Bockris –Swinkel, El-Awardy and Langmuir isotherms. All these isotherms can be represented as follows,
f(è, x) exp (-2aè) = kC (11)
where f(è, x) is the configuration factor which depends upon the physical model and the assumptions
underlying the derivation of the isotherm. q is the degree of surface coverage, C is the inhibitor concentration
in the electrolyte, X is the size ratio, a is molecular interaction parameter and k is the equilibrium constant
of the adsorption process. Adsorption behaviour of Musa acuminate peel is best explained by Langmuir and
Frumkin adsorption isotherms.
Langmuir isotherm is an ideal isotherm for physical or chemical adsorption where there is no interaction
between the adsorbate and the adsorbent (Sheatty, D.S., et al., 2006). Assumptions of Langmuir relate the
concentration of the adsorpbate in the bulk of the electrolyte (C) to the degree of surface coverage (è)
according to Equation 12:
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Adv. in Nat. Appl. Sci., 2(1): 35-42, 2008
C/q = 1/k + C (12)
where k is the equilibrium constant of adsorption. Taking logarithm of both sides of Equation 12, Equation
13 was obtained:
log(C/è) = logC - logK (13)
By plotting values of log(C/è) versus values of logC straight line graphs were obtained (Fig. 4).
Applicability of Langmuir adsorption isotherm to the adsorption of Musa acuminate peel on mild steel confirms
the formation of multimolecular layer of adsorption where there is no interaction between the adsorbate and
the adsorbent.
Fig. 5: Curve fitting for adsorption of Musa acuminate extract on mild steel electrode.
Frumkin isotherm equation (Equation 14) is obeyed when a plot of log (è/(1-è)[C] versus è produce a
straight line with slopes equal to 2a/2.303.
log (è/(1-è)[C] = logK + 2aè/2.303 (14)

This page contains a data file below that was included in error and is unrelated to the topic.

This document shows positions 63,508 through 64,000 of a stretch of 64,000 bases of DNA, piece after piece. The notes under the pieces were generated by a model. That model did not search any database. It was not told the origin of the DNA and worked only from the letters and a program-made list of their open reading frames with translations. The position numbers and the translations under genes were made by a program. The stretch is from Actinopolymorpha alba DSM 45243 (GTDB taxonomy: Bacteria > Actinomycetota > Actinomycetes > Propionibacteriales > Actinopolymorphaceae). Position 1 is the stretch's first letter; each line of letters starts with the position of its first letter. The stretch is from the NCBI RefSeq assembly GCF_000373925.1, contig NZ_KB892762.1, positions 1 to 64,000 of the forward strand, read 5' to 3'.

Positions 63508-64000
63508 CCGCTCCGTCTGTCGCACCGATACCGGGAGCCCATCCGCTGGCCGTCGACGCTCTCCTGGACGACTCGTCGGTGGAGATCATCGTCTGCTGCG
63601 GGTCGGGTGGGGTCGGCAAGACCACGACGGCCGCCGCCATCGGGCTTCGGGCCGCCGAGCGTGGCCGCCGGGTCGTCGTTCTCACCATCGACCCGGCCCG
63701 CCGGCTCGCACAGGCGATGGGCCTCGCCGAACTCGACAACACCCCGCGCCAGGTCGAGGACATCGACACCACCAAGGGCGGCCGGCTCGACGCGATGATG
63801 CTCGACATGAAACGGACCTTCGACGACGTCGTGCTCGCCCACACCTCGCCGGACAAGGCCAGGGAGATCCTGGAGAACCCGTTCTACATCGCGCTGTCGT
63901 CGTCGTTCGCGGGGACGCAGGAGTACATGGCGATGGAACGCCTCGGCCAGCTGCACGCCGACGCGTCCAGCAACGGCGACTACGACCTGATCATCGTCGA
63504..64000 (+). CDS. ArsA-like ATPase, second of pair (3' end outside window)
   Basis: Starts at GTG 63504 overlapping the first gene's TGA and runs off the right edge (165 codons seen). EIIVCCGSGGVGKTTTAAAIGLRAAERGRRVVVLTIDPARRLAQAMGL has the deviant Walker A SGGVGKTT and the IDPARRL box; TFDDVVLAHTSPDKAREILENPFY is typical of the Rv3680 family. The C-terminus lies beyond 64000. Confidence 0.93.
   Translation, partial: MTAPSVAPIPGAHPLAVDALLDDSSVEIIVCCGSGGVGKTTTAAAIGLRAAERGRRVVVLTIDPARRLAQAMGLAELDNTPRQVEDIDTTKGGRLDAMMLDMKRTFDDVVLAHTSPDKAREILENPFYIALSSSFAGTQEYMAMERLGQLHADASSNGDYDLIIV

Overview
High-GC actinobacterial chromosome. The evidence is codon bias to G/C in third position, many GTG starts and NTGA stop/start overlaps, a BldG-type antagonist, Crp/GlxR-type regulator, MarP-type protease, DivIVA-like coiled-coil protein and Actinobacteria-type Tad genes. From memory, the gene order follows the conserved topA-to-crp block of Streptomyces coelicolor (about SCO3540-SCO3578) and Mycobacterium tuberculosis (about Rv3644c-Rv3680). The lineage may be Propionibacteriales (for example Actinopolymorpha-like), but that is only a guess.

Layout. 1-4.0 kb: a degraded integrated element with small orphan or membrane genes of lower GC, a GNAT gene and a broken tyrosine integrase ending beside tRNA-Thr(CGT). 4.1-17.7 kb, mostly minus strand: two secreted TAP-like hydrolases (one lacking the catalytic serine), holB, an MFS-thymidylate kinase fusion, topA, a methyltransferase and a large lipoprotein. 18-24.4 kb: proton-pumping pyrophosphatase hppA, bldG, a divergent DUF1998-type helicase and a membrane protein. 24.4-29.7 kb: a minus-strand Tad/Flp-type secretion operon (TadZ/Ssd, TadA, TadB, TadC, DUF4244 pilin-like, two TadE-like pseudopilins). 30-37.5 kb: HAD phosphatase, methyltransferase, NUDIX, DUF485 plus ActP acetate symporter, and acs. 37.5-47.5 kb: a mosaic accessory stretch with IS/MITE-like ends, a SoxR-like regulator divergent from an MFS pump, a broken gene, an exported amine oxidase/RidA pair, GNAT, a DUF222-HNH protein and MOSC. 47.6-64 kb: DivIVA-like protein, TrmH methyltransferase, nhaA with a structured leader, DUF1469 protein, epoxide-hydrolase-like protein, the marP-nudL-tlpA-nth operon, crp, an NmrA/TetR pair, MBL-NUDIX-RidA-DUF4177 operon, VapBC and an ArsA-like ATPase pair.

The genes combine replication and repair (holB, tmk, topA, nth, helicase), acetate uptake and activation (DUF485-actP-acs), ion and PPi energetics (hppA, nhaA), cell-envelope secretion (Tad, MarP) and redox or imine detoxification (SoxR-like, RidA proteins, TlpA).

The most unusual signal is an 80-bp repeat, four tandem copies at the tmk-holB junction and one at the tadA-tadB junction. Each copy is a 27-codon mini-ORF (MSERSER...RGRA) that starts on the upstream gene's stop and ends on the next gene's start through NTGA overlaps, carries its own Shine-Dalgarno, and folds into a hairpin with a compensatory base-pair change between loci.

where a is lateral interaction term describing the molecular interaction in the adsorbed layer. Fig. 5 shows
Frumkin plots for the used inhibitor (E) at different temperatures. Values of a calculated from the slopes of
lines on the plot were 2.0537 and 1.468 at 303 and 333 K indicating attractive behaviour of the inhibitor.
Also value of a at 303 was greater than the value obtained at 333 K indicating that the strength of the
attractive behaviour of the inhibitor decreased with temperature.
Comparing the degree of linearity of Langmuir and Frumkin adsorption isotherms as measured by values
of R it is seen that Langmuir adsorption isotherm is best applicable at 303K while Frumkin isotherm is best
2,
applicable at 303K. This confirms that the adsorption behaviour of the inhibitor was strongly influence by
temperature.
Effect of pH and electrode potential
24
The dissolution of mild steel in H SO occurs according to Equation 15:
2
Fe + H = Fe + ½H (15)
+2+
From the above equation, it can be seen that for every two moles of mild steel consumed, one mole of
2
hydrogen gas is evo lved. In other word, the dissolution of two mole of mild steel liberates 22400cm of H
3
2
= 1mole of H . T herefore if x volume of hydrogen gas is evolved, the number of moles of hydrogen associated
with the dissolution is equal to x/22400. pH of a solution is defined as follows,